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Treasury: ‘Malign Actors’ Use Crypto to Get Around Regulators

Cryptocurrency is increasingly becoming a safe haven for “malign actors” such as terror groups.

That’s according to testimony Tuesday (April 9) by U.S. Treasury Deputy Secretary Wally Adeyemo, who spoke before the Senate Banking Committee.

“Our problem is that actors are increasingly finding ways to hide their identities and move resources using virtual currency,” Adeyemo said.

He testified that these actors include both terrorist organizations and U.S. adversaries like North Korea. Russia had also begun using the dollar-pegged stablecoin Tether to escape sanctions and “finance its war machine,” Adeyemo said.

A report on the deputy secretary’s testimony by Barron’s included a statement from Tether saying it is working with lawmakers to address illicit crypto financing.

“We look forward to continuing our collaboration with the U.S. government and law enforcement on this matter to foster a safer, more secure digital asset ecosystem,” Tether said.

The Barron’s report notes that past crackdowns have driven down crypto prices, citing the FBI’s prosecution of Silk Road, which led to a 20% drop in Bitcoin. Some crypto lobbyists worry regulations will further hurt their sector, the report added, by cutting off parts of the industry from the larger banking system.

However, Barron’s adds, fears of being tied to illicit finance could be one of the few things keeping major investors such as sovereign-wealth funds from investing more heavily in the cryptocurrency space.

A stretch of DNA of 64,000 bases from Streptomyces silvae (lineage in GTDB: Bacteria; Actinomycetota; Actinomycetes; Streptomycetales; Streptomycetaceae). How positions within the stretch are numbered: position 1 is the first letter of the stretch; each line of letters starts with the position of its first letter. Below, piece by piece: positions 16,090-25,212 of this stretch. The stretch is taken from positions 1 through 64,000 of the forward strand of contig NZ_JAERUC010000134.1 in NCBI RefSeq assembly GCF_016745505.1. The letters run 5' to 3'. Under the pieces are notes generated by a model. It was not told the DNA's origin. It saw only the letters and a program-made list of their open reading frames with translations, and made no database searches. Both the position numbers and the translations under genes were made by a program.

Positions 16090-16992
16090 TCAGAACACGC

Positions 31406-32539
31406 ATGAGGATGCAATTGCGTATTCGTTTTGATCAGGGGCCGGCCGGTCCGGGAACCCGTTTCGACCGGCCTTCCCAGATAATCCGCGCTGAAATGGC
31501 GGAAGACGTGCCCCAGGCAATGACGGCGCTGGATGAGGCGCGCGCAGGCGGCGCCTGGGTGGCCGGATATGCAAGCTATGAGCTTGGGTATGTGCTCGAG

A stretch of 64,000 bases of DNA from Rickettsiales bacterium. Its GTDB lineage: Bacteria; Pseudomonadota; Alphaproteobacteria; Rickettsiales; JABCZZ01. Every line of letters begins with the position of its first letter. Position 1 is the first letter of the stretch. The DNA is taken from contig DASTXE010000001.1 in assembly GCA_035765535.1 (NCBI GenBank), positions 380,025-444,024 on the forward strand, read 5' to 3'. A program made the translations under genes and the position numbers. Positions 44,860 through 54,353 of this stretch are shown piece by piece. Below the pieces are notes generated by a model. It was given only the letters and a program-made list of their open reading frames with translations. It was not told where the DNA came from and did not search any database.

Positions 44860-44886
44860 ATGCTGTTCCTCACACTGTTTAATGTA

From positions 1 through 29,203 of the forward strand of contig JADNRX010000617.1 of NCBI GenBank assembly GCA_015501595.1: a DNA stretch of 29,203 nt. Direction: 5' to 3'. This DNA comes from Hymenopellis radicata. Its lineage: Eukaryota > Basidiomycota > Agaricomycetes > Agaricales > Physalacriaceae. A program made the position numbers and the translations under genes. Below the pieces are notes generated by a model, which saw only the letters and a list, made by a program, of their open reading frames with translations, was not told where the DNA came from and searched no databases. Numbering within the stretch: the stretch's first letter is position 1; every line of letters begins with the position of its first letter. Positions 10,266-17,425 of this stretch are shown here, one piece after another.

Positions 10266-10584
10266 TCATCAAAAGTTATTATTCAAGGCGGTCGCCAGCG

Meanwhile, PYMNTS argued in a report earlier this year that cryptocurrency’s “lack of reliability continues to hamstring the sector’s attempts to integrate itself into the broader financial system.”

Even when the Security and Exchange Commission (SEC) approved bitcoin exchange traded funds (ETFs) in January — something crypto proponents argue will lead to wider usage — the agency was clear it wasn’t endorsing bitcoin itself.

“Though we’re merit neutral, I’d note that … bitcoin is primarily a speculative, volatile asset that’s also used for illicit activity including ransomware, money laundering, sanction evasion and terrorist financing,” SEC Chair Gary Gensler wrote at the time.

And PYMNTS CEO Karen Webster put it in 2018, “what’s amazing to me is that we are still, as an industry, talking about it — bitcoin, now crypto, blockchain — as if its potential to revolutionize our global financial system, and the way money moves between parties around the world, is just around the corner.”